You can’t handle the Machine Dazzle

Carl(os) chats with Machine Dazzle, costume designer for Taylor Mac’s upcoming performance of "A 24-Decade History of Popular Music," at the Kimmel Center June 2nd and 9th. They talk hoarding, trash aesthetics, designing on instinct and much more.

Two weeks ago, I had a phone call with Machine Dazzle, a NYC-based costume designer known for his vivacious and unhinged outfits. His most liberated process, by far, has been working on A 24-Decade History of Popular Music — developed and performed by theatre artist and playwright Taylor Mac. The piece will tour here in Philadelphia at the Kimmel Center on June 2nd and 9th, in two 12-hour chunks.

As the name implies, audiences will be able to spend 12 – 24 hours, if they’re feeling bold, with Taylor Mac singing renditions of every single popular song from each decade of U.S. history between 1776 and 2018. I was pumped to meet Machine Dazzle, whose work feels like a perfect match for Taylor’s performance revelry.

Taylor Mac at the Curran. Photo by Little Fang Photo.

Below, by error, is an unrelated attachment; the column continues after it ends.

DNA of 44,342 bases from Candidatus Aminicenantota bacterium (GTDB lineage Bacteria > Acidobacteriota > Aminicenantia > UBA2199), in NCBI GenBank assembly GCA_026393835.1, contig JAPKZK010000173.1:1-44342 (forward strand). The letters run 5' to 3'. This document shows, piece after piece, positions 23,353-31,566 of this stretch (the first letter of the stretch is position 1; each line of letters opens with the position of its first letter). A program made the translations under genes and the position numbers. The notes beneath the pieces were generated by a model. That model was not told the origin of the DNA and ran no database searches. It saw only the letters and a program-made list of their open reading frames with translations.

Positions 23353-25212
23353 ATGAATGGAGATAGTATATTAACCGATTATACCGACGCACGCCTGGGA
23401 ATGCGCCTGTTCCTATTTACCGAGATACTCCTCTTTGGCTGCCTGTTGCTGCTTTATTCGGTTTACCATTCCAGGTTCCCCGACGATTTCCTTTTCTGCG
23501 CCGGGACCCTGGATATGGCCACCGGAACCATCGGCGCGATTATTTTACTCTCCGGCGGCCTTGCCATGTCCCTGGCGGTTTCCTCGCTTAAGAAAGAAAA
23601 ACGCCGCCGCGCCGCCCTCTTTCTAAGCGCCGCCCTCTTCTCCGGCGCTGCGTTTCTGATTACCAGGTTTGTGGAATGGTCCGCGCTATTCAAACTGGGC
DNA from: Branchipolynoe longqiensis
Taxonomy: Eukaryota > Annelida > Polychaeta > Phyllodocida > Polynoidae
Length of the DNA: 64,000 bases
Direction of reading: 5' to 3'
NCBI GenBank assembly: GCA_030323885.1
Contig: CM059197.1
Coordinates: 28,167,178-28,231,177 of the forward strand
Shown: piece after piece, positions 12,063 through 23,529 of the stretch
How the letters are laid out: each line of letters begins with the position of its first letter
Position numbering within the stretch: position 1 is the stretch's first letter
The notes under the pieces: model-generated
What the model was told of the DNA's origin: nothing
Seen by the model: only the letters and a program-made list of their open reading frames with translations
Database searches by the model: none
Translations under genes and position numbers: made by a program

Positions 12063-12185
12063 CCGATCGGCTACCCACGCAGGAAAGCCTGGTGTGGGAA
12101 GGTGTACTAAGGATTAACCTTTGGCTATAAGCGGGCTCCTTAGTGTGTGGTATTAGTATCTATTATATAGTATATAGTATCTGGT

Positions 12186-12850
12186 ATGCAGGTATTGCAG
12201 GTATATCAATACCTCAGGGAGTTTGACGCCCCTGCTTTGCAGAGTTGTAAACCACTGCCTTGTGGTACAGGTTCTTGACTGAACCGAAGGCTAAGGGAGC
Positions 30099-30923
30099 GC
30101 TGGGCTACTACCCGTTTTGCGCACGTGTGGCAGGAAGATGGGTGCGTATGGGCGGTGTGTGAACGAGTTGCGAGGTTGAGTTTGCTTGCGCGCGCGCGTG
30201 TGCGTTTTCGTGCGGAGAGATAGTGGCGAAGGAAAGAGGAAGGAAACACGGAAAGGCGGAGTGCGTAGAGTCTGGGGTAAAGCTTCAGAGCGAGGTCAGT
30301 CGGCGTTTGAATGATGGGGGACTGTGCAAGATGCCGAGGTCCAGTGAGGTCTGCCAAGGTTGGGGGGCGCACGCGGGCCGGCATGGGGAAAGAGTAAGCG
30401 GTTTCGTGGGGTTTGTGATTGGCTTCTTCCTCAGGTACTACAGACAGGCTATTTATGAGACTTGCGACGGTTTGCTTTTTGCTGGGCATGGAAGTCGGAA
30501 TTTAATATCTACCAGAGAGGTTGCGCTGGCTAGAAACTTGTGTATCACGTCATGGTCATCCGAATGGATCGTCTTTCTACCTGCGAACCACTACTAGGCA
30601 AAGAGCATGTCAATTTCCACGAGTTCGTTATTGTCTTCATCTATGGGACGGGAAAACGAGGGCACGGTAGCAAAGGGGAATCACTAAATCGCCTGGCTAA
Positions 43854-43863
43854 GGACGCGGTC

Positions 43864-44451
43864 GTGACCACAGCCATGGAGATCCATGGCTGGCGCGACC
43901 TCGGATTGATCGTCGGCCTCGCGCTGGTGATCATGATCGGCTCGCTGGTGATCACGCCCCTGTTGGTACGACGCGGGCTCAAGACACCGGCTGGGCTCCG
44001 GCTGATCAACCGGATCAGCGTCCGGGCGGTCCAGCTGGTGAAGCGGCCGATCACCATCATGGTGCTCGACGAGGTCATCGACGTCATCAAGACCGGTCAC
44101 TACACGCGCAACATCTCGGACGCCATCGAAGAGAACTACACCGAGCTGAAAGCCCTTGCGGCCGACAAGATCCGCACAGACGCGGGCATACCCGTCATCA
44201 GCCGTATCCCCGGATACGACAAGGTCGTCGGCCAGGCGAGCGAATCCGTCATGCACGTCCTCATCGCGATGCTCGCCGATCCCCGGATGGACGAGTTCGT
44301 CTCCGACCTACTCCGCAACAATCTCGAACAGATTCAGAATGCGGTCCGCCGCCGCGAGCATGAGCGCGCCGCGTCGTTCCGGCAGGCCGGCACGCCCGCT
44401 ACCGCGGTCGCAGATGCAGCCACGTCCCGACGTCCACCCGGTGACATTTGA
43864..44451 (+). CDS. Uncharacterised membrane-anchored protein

Taylor Mac at the Curran. Photo by Little Fang Photo.

Carl(os) Roa: It’s really cool to finally meet you. The first time I was ever exposed to your work was in Pig Iron’s I Promise Myself to Live Faster.


Machine Dazzle: Oh, that was so much fun.

(os): Yeah, it was! Now you’re back in Philly again, bringing your designs to Taylor Mac’s show at the Kimmel. What has it been like to work with Taylor?

MD: Taylor isn’t afraid of losing control of himself, or his image. We’ve been collaborating for so long, his image is basically what I make for him. I’m not a regular costume designer – I’m an artist. These days, when I’m invited into a project, I have to make sure there’s room for a layer of art that may or may not have anything to do with the actual story that’s going on. I’m adding a whole other layer of stories and interests, and that’s important to me.


(os): What are some of the differences between this collaboration and a more traditional one?

MD: I’m very fortunate to work with Taylor because I’m allowed to bring my full expression into the room. He does not give me directions — he’s very magical in that way. When I’m dealing with a director, I’m dealing with the personality, and they want something a little more specific. Even though they want the Machine Dazzle, they can’t necessarily handle it.